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The Chicken Turtle (American Snake Necks)

The chicken turtle is one of the uncommon species of turtle which are mostly found in the southeast of the United States. Their scientific name is Deirochelys Reticularia as they belong to the subfamily of the species commonly known as deirochelyiane. The name “chicken” is a reference to the taste of their meat. They are commonly sold in southern markets.

Chicken Turtle Facts and Information

Chicken turtles are divided into three different species which are located at different locations on the southeast side of the United States. The first species are commonly found in places from Virginia to Texas and north into Oklahoma and Arkansas. The second species is known as D. r. chrysea is found in the suburbs of Florida, and the third species are the eastern D. r. reticularia and western D. r. miaria. 

They are sometimes referred to as “American snake necks” due to their long and striped necks which are almost the same size as their shell. The turtles are medium-sized, and the adults can reach to be around 25 cm long.

The shells of these turtles have a net-like pattern on it, and the webbed feet make it very easy for them to swim in water. Female chicken turtles are larger than the males, but the male turtles have thicker tails and a more compressed shells then the female. They usually have yellow stripes on their front and rear legs. Chicken turtles typically live to about 15 to 20 years. 

The Chicken Turtle’s Diet

Chicken turtles are omnivores which means that they eat both plants and animals. Although they are somewhat considered as carnivores and during the first year of their lives, they are complete carnivores, but they still eat plants.

These turtles love to eat crayfish, fish, aquatic insects, frogs, tadpoles and leafy greens. Their well-developed hyoid apparatus helps them to easily push food down their throats by creating a suction which is one of the very unusual phenomenons found in these species.

The habitat of the Chicken Turtle

These turtles are considered semi-aquatic, which means that they can live on both land and water. They are mostly found on land and can be seen migrating between aquatic habitats and trying to find soil burrows in order to escape dry conditions.

Chicken turtles can be found in canals, marshes or any other types of still water areas, but since they prefer to live on land more, they are habitually found in sandhills.

If they want to live in water, then they prefer the ones with dense vegetation and soft layer underneath. Males move generally further than females during migration.

This South Carolina turtle’s activity found on land is mostly in the months of March and April while the Florida turtles are more active throughout the year and most come out during the day time.

 Predators of the Chicken Turtle

They are considered to be both prey and predators due to their omnivorous behavior. They typically feed on fish, tadpoles, frogs, etc. Their predators like eastern moles are a potential threat to their nests since they can dig into their nests.

Raccoons are other Native American mammal posing a threat to the chicken turtles due to their large size and heavy body weight. Snapping turtles are also considered to be a potential predator of the chicken turtles.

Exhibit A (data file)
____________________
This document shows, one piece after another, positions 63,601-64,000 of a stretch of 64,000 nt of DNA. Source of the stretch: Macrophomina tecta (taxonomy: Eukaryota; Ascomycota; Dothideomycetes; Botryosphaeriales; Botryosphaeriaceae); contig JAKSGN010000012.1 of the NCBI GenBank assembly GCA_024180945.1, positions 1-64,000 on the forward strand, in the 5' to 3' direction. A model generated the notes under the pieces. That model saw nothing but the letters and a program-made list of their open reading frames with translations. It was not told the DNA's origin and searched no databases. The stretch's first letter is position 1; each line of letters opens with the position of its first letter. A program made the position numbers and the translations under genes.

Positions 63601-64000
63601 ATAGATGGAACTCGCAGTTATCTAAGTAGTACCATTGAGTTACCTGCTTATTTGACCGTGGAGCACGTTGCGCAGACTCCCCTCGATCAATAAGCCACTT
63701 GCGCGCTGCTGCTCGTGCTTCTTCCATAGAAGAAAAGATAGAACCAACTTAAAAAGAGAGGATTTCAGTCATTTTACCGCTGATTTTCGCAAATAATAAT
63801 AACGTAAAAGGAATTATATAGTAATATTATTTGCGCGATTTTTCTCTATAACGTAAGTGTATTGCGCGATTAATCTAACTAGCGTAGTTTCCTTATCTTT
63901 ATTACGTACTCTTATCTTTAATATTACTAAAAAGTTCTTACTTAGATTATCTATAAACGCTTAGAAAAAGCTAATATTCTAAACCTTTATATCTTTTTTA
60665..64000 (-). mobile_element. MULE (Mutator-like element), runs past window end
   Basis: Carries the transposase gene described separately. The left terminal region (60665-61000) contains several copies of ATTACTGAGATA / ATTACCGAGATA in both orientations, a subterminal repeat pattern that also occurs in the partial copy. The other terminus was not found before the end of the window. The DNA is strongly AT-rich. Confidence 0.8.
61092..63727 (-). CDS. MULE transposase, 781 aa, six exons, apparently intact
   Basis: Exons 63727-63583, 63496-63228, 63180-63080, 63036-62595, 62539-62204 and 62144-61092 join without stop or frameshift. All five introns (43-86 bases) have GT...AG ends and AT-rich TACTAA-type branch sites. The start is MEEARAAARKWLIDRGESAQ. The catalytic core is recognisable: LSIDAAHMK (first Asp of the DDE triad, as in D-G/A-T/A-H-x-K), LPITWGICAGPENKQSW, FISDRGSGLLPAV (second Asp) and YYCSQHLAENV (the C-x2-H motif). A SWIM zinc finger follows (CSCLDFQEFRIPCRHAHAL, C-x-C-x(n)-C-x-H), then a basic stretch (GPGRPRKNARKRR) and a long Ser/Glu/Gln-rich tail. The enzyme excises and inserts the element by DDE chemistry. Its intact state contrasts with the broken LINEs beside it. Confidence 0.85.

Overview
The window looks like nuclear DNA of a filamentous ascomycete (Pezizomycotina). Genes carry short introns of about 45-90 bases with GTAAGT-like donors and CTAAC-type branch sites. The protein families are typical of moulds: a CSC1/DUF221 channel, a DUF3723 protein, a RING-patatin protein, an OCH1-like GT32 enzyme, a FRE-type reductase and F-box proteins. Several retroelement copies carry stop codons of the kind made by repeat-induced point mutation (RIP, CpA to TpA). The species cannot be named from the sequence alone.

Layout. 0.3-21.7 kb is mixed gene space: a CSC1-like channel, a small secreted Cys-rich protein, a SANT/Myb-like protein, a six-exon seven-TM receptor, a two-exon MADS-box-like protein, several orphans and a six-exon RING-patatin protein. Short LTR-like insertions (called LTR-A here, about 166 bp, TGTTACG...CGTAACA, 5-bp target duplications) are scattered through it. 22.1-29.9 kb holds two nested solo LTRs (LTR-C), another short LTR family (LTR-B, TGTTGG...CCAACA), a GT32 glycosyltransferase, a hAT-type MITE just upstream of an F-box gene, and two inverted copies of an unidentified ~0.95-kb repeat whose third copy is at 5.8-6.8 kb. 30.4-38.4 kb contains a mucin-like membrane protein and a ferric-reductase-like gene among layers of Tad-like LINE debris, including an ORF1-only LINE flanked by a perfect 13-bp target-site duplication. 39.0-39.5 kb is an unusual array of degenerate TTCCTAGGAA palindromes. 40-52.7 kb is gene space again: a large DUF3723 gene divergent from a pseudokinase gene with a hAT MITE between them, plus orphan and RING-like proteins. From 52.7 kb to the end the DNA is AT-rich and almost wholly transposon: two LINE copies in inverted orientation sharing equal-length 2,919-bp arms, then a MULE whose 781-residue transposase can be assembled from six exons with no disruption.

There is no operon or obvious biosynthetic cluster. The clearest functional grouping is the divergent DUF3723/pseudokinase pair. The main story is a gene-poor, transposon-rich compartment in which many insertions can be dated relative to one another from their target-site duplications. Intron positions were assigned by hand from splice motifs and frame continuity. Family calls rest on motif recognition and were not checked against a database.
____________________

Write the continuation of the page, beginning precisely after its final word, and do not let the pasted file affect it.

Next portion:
Chicken Turtles as Endangered Species

Chicken turtles are not considered an endangered species because their population is currently stable throughout their range although some species like western chicken turtles are considered endangered. But still, they face some serious situations that might reduce the number of species.

Destruction of their habitats might reduce create a challenge for their migration and ability to hibernate. People are the issue in this case with development.

Another risk is that people catch and sell them in some Southern markets for their meat. 

Breeding of Chicken Turtles

The reproduction of chicken turtles takes place when the male turtles vibrate their foreclaws on the female’s face. If the female is responsive and friendly towards this, then they might start to mate.

Nesting season begins either in fall or winter unlike other North American turtles and the egg-laying season takes place either during early spring or early winter.

Temperature is very important for the nesting of chicken turtles and the hatching of eggs starts at around 152 days at a temperature of 84 degrees fahrenheit (29 degrees Celsius).

Chicken Turtle Overview Video


If you have or want a one of these turtles, you can make indoor and outdoor enclosures for them which contain fresh water and nearby basking areas. For an indoor enclosure, you can use a 75 to the 125-gallon tub with a proper filtration system and UVB light shining from above. For outdoor enclosures, you can use a pond and set up a suitable environment for their hibernation.

Let us know in the comments section about your pet turtle and what special care you provide to them.

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Ann Savastano

Sunday 14th of February 2021

I am visiting Stuart FL, and have been observing a turtle (or 2?) over the past days in the man-made pond outside the lanai. I identified it as a FL chicken turtle, with yellow striping on neck and legs, and pattern on the shell. It is probably 10" long, so a good size. I really appreciate the helpful information available on your site! Thank you!